In Chippewa, asa’di means aspen. “Balm of Gilead” can be made from various poplar buds including tremuloides/quaking aspen, a common edible, medicinal and useful tree in our area.
Last month we talked about balsam poplar. But quaking aspen was my first ID’d poplar. I noticed a set of trees on the one-acre wood that softly trembled in the wind and made a rustling ASMR-ish sound. Trembling or quaking aspen does just that in the slightest wind. But despite this one bearing the name trembling, all poplar leaves quake.
Quaking aspen also reminds me more of another tree you’ll find here – large-toothed aspen lat. populus grandidentata. Grandidentata has much larger leaves and the toothedness is especially striking. The bark seems like a mix of quaking and balsam if you can tell those apart in the first place. For some reason, it took a while for my head to stop spinning in learning to ID these!
Edible Uses of Quaking Aspen
Like balsam poplar, quaking aspen can be tapped for sap and the young catkins are edible, as well as the inner bark when said sap is flowing. The pungent and bitter leaf buds are also edible, but they are more suited to the tastes of say, a ruffed grouse. All over poplar feeds hundreds of animals and other organisms – no less than 500!
Boiling the early buds or bark makes an interesting tea. It’s perhaps better as an addition to an herbal tea mixture.
The ashes have been used as a salt and also like baking powder. The white powder on the bark has been used as yeast. Do they work like these staples, though? Hmmm. I will test this out in a Let’s Make article in the future!
The inner bark is rich in vitamin C.
Medicinal Uses of Quaking Aspen
Quaking Aspen is primarily said to support these body systems:
Medicinal tags include Anti-inflammatory, Antiseptic, Febrifuge, and Expectorant. See Medicinal tag key for more information.
Common usage mirrors balsam poplar (but “balsam” poplar, as you might guess from the name, is much more usable to make Balm of Gilead!) To not be repetitive let’s highlight the “sunscreen” this tree is covered in. There’s a chalky powder that covers the bark which protects the trees from UV rays. It can be dabbed on as a sunscreen in a pinch (just don’t rub it in). Check out our bit on balsam poplar to learn about using the bud resins and bark.
The bark is highly esteemed against fevers, although usually, you should let a fever run its course.
Wiki has an intriguing tidbit: “Aspen bark contains a substance that was extracted by indigenous North Americans and European settlers of the western U.S. as a quinine substitute.” Quinine has made headlines given the COVID-19 crisis. Quinine itself can cause serious side effects on your heart and kidneys. The idea of poplar bark as a quinine substitute did NOT work out on the field when it was used during the civil war (click to read source). Sorry, I don’t have better reviews! Quinine was first isolated from the bark of a cinchona tree (not local to our area!)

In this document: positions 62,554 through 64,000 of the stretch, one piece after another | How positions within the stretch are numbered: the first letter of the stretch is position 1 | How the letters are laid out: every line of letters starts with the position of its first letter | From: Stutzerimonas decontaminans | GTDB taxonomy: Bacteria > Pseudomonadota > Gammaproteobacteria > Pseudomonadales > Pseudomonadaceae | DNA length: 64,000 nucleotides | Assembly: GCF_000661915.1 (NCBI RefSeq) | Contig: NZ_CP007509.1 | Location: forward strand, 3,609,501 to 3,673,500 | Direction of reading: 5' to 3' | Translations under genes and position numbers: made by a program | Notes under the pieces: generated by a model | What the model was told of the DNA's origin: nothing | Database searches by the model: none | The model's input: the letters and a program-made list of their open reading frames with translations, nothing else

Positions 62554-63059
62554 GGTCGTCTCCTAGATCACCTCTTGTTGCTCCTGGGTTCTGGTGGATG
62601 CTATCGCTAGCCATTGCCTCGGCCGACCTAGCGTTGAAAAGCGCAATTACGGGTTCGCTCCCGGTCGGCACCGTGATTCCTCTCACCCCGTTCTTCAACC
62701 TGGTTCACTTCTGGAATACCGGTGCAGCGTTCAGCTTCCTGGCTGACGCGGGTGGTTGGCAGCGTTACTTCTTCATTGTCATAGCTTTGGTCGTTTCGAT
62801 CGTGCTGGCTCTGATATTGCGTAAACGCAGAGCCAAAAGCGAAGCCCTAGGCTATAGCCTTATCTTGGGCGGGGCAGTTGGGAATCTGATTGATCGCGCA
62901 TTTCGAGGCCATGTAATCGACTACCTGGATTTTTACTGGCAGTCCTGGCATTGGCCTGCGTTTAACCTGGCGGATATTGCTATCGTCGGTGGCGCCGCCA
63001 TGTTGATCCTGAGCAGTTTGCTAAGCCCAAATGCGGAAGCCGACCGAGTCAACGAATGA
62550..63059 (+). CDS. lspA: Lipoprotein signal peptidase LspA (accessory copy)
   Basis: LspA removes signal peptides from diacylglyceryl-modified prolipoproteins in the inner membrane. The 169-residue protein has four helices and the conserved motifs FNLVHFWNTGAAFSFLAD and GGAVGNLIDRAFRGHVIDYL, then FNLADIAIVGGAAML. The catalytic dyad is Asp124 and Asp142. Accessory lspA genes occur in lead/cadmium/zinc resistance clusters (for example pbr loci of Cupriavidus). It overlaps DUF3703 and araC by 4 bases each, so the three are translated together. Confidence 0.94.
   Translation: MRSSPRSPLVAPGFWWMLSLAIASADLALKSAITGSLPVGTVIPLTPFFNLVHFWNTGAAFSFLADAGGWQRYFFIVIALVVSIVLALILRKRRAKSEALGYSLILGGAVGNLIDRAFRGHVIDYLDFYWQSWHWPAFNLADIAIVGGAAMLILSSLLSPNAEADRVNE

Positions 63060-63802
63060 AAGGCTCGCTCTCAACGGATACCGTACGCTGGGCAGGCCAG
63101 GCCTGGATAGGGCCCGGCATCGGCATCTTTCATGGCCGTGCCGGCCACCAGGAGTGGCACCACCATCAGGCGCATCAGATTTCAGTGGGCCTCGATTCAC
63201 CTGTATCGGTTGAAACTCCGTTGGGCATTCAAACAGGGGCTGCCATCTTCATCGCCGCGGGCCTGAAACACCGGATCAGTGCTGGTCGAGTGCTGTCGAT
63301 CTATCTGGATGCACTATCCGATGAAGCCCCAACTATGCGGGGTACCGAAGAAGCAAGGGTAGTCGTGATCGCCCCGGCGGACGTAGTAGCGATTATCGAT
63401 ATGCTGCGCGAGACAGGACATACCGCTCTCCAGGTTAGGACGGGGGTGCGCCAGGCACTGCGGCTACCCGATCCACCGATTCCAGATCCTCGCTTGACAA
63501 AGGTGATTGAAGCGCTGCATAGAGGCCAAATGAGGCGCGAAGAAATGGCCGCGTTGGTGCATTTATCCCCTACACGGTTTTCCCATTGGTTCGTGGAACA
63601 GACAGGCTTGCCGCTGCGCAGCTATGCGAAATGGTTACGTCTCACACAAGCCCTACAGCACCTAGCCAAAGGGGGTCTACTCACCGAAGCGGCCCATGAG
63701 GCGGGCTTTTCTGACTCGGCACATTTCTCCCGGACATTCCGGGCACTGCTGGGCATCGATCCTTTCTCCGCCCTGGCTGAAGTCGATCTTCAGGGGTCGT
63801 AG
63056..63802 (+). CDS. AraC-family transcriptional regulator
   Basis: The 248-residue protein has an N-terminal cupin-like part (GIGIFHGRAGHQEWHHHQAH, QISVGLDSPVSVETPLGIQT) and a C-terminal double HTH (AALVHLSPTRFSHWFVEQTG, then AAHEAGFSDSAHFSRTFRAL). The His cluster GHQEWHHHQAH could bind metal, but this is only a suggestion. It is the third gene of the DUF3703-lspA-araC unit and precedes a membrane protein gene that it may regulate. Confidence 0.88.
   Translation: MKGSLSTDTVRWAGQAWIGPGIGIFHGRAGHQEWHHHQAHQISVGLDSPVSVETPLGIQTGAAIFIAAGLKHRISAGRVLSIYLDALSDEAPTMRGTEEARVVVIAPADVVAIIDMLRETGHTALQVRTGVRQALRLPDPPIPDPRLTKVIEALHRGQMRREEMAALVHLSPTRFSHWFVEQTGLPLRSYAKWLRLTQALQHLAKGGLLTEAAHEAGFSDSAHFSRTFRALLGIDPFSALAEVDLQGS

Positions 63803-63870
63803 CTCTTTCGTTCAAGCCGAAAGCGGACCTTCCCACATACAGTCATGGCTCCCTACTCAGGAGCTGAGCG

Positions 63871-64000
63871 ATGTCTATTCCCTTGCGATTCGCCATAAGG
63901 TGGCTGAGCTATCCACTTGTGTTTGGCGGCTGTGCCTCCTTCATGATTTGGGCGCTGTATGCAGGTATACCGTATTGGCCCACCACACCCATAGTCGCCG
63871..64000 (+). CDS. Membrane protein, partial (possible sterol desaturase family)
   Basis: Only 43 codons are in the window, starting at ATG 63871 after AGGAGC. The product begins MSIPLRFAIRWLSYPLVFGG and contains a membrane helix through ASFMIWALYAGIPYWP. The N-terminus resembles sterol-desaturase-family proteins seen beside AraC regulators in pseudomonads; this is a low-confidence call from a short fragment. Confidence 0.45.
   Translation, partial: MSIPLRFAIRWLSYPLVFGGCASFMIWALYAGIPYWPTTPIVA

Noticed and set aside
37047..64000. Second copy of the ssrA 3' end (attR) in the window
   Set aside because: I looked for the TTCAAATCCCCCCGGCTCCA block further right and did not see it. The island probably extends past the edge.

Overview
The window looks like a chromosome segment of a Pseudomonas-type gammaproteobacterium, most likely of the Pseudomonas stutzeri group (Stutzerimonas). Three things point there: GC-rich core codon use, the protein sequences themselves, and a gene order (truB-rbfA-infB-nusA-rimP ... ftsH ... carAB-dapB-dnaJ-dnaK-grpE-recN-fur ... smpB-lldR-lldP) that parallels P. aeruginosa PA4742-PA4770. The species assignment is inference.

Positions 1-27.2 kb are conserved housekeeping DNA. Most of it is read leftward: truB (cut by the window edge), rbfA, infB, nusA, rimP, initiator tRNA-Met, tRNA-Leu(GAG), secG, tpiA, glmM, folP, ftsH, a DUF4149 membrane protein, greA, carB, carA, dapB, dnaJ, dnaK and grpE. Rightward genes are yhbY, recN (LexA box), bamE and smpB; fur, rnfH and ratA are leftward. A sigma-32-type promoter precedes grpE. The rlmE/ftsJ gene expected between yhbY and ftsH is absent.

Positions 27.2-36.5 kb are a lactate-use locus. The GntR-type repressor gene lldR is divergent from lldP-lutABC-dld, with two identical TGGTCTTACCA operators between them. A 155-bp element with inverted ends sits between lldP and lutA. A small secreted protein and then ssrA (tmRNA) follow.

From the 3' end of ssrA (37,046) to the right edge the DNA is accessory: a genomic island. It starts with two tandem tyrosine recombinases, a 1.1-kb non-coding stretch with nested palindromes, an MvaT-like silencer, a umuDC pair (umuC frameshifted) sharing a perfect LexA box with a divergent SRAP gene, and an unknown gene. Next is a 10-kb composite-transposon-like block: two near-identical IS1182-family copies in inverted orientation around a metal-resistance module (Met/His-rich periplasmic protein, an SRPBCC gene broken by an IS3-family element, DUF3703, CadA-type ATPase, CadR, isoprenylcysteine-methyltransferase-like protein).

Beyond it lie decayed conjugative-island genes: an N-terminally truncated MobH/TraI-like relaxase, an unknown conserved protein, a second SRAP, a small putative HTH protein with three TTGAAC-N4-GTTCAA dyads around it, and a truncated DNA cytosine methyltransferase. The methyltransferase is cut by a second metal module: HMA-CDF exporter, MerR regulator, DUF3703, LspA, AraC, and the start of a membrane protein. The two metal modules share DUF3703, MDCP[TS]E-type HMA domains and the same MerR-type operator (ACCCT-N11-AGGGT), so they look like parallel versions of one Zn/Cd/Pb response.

Alternative Uses of Tremuloides – Latin for “Like (Populus) Tremula” (A European Relation)
The wood is light, odourless and doesn’t splinter easily. It’s used in many commercial applications including the likes of bowls and chopsticks. In the spring, you could slide the bark from a branch and carve a toy whistle.
The wood can be used to smoke fish and meat.
Growing Trembling Aspen
Like others in this family (e.g. willow) don’t plant it too close to your home as it likes to invade sewers and drain pipes. It will sucker and develop a grove of clones. There’s a trembling aspen in Utah called Pando that – get this – occupies 43 hectares (106 acres) and is estimated to be 80,000 years old.
Like other poplars and willows it contains salicin, so beware if you’re allergic to Aspirin
The bud resin may irritate sensitive skin.
The bark tea may be somewhat toxic.
And the Usual Cautions:
1) Most medicinal herbs, if edible, are meant to be eaten in moderation, even sparingly. Some require extra preparation.
2) People can be allergic or sensitive to nearly any plant; try new herbs one at a time at your own risk.
3) For medicinal use, I must recommend receiving a diagnosis and working with a reputed health care provider. I generally do not post specific treatments and dosages because I think that is best between you and your health care provider, and ideally monitored. Herbalists do not have an official certification yet, but that may be in the works.
4) Anyone pregnant, nursing, or taking prescription drugs should talk to a health care professional before adding new food items to their diet.
5) Many plants have look-a-likes, and sometimes they are poisonous.